AN ECO-MINDED Leamington resident is protesting against plastic packaging by posting it back to those selling it.
Angela Owen – who set up the litter-picking group Friends of Black Lane in 2015 – is taking on supermarket giants by bundling up plastic wrap and other packaging marked ‘currently not recycled’, and posting them to the headquarters of the firms.
The dedicated environmentalist has so far posted off two packs of waste plastic.
She said she generally tried to avoid plastic packaging but with its excessive use around dried foods like pasta and rice, confectionery and shrink-wrapped fruit and veg, it was hard to cut out completely.
“Retailers are not doing enough to reduce the amount of plastic waste they are creating.
“Even when purposefully reducing general household consumption of plastics, it builds up and you can see how concerning the situation is. So much food is wrapped in non recyclable plastic and it’s a serious problem.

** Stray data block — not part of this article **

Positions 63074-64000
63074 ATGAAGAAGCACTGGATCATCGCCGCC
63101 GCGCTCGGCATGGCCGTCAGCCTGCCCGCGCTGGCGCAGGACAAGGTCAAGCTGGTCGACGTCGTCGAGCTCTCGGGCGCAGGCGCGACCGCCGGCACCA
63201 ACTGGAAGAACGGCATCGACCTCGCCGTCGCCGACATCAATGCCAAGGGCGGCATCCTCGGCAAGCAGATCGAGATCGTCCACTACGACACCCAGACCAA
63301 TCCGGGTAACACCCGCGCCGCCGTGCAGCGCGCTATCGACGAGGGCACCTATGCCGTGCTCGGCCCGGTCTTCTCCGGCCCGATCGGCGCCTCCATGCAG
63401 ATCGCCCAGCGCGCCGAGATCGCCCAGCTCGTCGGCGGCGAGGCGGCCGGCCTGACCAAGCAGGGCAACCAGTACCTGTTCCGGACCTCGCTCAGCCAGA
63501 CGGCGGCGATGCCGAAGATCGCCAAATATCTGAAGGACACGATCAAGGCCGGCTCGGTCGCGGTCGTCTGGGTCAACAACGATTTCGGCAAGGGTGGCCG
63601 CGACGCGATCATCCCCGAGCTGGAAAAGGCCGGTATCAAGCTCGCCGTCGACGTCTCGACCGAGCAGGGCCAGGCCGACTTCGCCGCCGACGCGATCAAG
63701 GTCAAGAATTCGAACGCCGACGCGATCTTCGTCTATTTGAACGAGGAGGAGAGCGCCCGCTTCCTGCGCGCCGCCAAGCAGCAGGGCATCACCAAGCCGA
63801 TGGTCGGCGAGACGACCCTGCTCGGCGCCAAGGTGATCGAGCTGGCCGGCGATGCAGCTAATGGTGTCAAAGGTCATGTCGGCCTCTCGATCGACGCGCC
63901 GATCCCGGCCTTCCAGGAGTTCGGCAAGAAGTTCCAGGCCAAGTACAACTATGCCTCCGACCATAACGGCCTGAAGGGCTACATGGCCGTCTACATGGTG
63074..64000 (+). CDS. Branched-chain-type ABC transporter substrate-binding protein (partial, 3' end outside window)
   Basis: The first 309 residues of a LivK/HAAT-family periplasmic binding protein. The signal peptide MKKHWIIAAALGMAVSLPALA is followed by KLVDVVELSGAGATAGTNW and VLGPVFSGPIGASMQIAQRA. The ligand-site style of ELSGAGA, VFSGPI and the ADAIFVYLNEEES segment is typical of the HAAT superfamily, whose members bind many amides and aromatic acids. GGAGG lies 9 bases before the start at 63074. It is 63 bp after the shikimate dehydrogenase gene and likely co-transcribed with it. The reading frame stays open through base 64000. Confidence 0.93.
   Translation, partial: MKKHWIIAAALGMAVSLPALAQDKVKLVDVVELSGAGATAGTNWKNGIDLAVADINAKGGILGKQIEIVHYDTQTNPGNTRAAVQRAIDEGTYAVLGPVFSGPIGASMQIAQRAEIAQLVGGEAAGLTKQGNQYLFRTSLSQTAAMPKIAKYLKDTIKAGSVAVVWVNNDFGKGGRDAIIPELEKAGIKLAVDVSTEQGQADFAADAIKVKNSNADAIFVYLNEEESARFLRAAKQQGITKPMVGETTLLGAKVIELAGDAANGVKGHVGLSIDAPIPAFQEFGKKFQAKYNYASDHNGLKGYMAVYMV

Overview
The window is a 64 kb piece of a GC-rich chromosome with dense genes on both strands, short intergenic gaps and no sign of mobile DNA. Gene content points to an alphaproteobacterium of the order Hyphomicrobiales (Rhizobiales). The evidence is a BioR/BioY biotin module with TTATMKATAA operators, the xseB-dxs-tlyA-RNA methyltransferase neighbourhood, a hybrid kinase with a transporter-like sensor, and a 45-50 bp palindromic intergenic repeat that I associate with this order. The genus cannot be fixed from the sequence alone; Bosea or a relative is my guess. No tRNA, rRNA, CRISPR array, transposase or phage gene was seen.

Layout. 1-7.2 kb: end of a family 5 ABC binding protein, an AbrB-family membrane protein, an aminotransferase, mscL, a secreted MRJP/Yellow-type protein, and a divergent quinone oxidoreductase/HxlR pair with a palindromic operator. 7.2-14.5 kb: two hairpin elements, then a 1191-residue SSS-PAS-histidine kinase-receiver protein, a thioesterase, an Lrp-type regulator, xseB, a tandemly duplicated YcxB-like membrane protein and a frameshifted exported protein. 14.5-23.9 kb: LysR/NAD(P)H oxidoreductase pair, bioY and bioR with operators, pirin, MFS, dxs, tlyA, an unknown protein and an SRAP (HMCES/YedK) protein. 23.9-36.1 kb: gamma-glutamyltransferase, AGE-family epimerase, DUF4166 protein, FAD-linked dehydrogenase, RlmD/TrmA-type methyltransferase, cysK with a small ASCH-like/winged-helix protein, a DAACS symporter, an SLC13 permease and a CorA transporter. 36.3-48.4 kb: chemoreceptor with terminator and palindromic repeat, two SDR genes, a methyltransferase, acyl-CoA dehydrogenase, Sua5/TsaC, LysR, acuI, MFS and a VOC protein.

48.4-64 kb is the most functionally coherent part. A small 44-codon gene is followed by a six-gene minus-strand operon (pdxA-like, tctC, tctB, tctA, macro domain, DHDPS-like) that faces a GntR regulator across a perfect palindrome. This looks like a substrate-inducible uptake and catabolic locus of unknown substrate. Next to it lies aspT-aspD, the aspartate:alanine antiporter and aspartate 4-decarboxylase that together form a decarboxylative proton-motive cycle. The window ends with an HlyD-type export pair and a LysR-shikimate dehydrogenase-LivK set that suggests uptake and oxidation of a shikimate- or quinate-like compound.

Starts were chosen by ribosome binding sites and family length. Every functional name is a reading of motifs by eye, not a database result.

“The packaging is mostly pointless – it’s marketing psychology that knows our weaknesses.”
Angela suggested people could also help reduce their plastic consumption by using reusable bags for loose produce, ditching plastic straws, using reusable water bottle and coffee cups and taking homemade lunches to work.
The BBC’s Blue Planet II series recently highlighted the problem of plastic in the world’s oceans.
Angela added: “Anyone who watched the series will have a bite-size idea of the tide of plastic pollution and how it is having a devastating impact on the world. Most land based plastic pollution ends up in our seas and oceans. Much of this is the plastic wrappers around our food, plastic straws, plastic bottles, plastic bags, plastic cutlery – you name it, our seas are a plastic soup killing off our precious marine life.
“This has got to stop. Start by sending a clear message to retailers that we don’t want the packaging. Send it back, leave it at the till whichever floats your boat. But do something.”
Last month Prime Minister Theresa May put cutting plastic pollution at the heart of the Government’s 25-year environmental plan, which included introducing plastic-free aisles in supermarkets.
Iceland is among the first to commit to the movement, with its pledge to provide plastic-free products within five years.
But some supermarkets have defended plastic wrapping on fresh produce like cucumbers and swedes, claiming it ultimately reduced food waste.
Search Friends of Black Lane on Facebook for more information and ideas.